Also, I really do not understand this lefty interest in investing billions of dollars in government money to find alternative energy sources. Yes, we may need some standard-setting and some preemption of local laws (it will be impossible to rebuild the national infrustructure without some serious reformation of existing environmental laws), but we did not need government money (by and large) for either the green, infotech or biotech revolutions, and previous government "investments" in energy have been catastrophes (see, e.g., "synfuels" and corn-based ethanol). American venture capital will get the job done when it is truly necessary, and in plenty of time. You already see it happening.
randian -- there will be good applications for solar energy. My guess is that efficiency will improve substantially with new generation technology (there has been a lot of pop-sci discussion of that). One can imagine that, with the help of a much "smarter" electrical grid and much more aggressive preemption of local NIMBY and environmental activists (both things that government could certainly help move along), some combination of wind, solar, and nuclear could be making a huge contribution to the power system in a fairly short time (as these things go).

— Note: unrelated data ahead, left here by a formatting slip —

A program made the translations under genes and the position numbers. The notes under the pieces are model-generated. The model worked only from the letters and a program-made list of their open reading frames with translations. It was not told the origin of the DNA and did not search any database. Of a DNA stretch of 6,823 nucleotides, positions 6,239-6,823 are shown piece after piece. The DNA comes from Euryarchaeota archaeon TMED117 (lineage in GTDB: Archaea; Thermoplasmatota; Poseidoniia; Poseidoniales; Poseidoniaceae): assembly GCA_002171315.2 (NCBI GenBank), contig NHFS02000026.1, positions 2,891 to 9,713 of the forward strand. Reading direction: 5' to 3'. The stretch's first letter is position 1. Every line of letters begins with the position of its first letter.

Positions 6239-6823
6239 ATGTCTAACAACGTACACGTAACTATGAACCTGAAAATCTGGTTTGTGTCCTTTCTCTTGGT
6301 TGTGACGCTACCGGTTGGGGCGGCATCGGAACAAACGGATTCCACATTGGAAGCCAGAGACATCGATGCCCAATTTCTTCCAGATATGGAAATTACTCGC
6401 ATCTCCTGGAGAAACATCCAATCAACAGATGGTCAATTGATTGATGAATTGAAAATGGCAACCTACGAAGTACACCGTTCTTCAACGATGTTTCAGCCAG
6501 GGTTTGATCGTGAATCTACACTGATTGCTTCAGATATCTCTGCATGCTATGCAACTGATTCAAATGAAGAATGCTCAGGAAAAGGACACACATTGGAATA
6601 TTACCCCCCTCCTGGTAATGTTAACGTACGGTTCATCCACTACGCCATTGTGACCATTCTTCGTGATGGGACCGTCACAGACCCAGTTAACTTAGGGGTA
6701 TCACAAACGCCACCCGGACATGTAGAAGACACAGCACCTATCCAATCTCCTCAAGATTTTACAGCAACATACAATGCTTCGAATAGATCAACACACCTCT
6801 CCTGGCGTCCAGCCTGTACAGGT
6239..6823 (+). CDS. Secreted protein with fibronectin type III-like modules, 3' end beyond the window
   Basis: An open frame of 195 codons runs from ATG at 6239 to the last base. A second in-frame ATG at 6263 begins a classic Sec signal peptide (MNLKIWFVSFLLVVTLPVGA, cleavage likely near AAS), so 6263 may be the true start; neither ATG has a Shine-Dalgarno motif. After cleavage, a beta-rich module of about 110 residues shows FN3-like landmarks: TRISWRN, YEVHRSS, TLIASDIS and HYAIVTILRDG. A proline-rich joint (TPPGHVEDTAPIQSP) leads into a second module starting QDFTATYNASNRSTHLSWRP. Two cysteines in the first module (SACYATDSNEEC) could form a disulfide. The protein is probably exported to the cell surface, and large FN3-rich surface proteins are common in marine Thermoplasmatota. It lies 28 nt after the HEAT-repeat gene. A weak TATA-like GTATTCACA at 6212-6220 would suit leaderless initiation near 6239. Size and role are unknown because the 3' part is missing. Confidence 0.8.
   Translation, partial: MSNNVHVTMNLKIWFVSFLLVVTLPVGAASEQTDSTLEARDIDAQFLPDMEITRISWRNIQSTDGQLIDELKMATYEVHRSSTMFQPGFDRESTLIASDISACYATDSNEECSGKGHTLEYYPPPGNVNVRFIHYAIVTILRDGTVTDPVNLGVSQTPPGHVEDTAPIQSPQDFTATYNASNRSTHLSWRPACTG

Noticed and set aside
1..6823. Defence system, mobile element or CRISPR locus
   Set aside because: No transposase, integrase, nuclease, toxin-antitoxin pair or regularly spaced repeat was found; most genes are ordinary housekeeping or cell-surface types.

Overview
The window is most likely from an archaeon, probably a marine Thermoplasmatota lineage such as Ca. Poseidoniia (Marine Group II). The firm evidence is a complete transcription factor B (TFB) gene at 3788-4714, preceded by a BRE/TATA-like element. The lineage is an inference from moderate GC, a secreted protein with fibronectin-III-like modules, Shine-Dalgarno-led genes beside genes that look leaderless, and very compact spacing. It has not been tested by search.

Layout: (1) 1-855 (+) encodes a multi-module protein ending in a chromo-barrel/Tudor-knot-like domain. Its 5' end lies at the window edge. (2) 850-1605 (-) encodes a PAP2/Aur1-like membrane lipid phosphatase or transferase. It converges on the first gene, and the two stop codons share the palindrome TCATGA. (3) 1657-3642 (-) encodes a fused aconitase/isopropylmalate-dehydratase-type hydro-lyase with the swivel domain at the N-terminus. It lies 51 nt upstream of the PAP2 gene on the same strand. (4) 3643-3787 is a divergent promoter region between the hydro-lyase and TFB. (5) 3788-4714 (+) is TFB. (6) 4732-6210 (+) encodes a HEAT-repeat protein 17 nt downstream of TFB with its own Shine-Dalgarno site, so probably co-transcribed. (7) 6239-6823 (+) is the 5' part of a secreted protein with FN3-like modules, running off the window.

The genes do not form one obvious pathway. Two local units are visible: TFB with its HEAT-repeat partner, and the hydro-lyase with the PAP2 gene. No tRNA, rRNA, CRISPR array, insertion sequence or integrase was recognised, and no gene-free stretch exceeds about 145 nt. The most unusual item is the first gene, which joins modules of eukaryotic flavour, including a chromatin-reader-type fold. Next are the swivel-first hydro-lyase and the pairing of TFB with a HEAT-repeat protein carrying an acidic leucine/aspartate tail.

According to the Energy Information Administration, Canada is by far the largest exporter of petroleum to the United States. A substantial portion of that is from the Oil Sands, which are now under strong environmentalist attack in the US and Canada.
TH - If you think there are going to be price impacts, show me the numbers. When I was rightfully corrected about prefixes, I posted my estimates at 5:11; if you think you can do better, please demonstrate. I used "quick fix" to mean a shoddy patch job, (though I recognize that there are other uses.)